Each ship type has different combat options. Subs for instance can submerge and fire torpedoes relatively quickly from aft or bow, but they move slowly. Destroyers move faster but can only fire torpedoes off port or starboard side with a slower reload time (though their main guns have great range and reload quickly). Aircraft carriers launch planes to harass enemies and move at a snail's pace. And battleships... battleships are just really cool, floating fortresses of doom.There are a lot of ships to choose from, and choosing the right ship loadout for combat scenarios can really make a difference. As you kill, capture and sail you'll accrue experience. That experience increases your captain's level, unlocks ships, and earns you war bonds to spend on new ships... or to salvage ones you've lost.

So that's the campaign for you, but there's two other modes. Historical mode lets you fight out actual naval battles, allowing you to maintain the current timeline or alter history and create ROBO-HITLER YOU JERK. There's also a point battle mode that allots you a set number of points to spend on vessels for two combatants; choose a side and fight it out.

“Victory at Sea” is very fun. Choosing your battles, taking out enemy ports, watching the map turn in your favor as flags are hoisted over friendly ports, and unlocking cooler, more powerful vessels to wage war is all very rewarding. But there are some flaws to note. Graphically it isn't going to raise any eyebrows – and I know, graphics really aren't all that important when you're playing an RTS. But ships will take direct hits and you'll see a little explosion, some smoke, and nothing else. There doesn't appear to be any gradual damage. Sometimes a little fire will break out but that's about it. And when a ship sinks it just sort of floats down. Don't expect any cool Titanic-esque sinking in “Victory at Sea.” There isn't any multiplayer currently (though the devs seem interested in possibly implementing it). At the moment there are only six historical battles (devs say they intend to add more). And the 25 dollar price tag is a bit steep, especially with similar titles like “Battlestations: Pacific” going for nine.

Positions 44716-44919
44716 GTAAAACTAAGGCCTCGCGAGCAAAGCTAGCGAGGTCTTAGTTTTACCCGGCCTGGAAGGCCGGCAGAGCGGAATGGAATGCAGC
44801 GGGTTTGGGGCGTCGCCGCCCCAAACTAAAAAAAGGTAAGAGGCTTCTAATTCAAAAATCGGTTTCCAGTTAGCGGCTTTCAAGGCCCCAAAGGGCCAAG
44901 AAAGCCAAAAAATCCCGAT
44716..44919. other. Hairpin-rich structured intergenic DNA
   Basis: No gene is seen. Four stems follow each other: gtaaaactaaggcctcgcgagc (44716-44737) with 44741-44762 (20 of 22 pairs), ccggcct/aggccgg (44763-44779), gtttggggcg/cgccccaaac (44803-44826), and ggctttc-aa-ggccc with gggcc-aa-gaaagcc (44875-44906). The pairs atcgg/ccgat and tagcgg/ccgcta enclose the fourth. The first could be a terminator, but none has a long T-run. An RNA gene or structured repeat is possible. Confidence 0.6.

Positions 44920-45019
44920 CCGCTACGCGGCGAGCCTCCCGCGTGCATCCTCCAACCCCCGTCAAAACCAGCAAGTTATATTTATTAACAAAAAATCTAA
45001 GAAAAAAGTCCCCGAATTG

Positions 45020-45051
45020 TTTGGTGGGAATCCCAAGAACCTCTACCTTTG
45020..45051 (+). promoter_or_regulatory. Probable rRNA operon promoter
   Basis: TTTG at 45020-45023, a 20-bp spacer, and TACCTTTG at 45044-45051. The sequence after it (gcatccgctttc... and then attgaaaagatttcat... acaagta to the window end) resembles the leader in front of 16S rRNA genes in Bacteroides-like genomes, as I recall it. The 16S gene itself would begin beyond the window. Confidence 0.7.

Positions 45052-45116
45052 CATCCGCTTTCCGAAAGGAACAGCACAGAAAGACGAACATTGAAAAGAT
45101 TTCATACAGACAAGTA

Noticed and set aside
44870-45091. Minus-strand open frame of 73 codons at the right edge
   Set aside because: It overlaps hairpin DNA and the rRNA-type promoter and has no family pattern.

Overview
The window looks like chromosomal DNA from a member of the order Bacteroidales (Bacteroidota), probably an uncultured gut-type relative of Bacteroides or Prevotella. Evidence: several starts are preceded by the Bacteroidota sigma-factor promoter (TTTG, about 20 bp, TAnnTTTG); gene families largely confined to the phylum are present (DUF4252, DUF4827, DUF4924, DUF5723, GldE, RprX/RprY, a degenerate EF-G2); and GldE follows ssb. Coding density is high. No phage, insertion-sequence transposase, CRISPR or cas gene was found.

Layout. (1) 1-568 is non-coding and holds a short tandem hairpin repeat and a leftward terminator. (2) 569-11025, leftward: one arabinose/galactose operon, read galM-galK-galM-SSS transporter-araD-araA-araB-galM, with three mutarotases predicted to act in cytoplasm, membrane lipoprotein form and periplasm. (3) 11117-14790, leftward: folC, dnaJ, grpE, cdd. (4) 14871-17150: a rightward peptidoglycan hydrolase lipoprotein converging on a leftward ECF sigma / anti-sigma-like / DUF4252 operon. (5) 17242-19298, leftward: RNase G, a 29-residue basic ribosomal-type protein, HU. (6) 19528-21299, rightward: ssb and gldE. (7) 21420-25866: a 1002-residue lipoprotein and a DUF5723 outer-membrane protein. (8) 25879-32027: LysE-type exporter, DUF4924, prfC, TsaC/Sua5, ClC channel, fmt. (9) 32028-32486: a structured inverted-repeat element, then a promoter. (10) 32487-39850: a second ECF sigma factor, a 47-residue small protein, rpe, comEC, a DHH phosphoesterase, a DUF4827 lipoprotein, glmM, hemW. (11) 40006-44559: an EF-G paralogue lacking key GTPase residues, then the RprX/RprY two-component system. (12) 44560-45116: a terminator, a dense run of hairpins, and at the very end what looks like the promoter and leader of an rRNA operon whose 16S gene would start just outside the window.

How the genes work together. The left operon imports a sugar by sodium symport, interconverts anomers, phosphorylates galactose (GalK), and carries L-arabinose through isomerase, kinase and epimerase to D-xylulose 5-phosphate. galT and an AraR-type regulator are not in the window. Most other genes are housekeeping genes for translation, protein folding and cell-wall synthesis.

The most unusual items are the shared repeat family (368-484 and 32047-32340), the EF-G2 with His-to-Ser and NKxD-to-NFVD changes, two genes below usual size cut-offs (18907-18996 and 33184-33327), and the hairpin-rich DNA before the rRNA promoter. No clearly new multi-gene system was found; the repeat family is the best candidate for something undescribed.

So does “Victory at Sea” sink or swim? I say it swims. Maybe not a strong enough swimmer to cross the English Channel, but a swimmer nonetheless. It isn't breaking the mold and it isn't flashy but it's fun to play – and that's what counts. If you have any doubts just wait and see what support the devs give it. Otherwise dive right in. And take out that frickin' OP Bismark.
Posted: August 8
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52 of 64 people (81%) found this review helpful
10.8 hrs on record
Think of the gameplay as like a Mount and Blade game but set in WWII and with ships instead of soliders. There's two sides to the gameplay, in campaign you manage your fleet, you build ships, attack ports, raid convoys, and such on the campaign map all in real time. Once two fleets clash you then pick out the ships you want to fight with and ones you want to keep in reserve and duke it out as an RTS.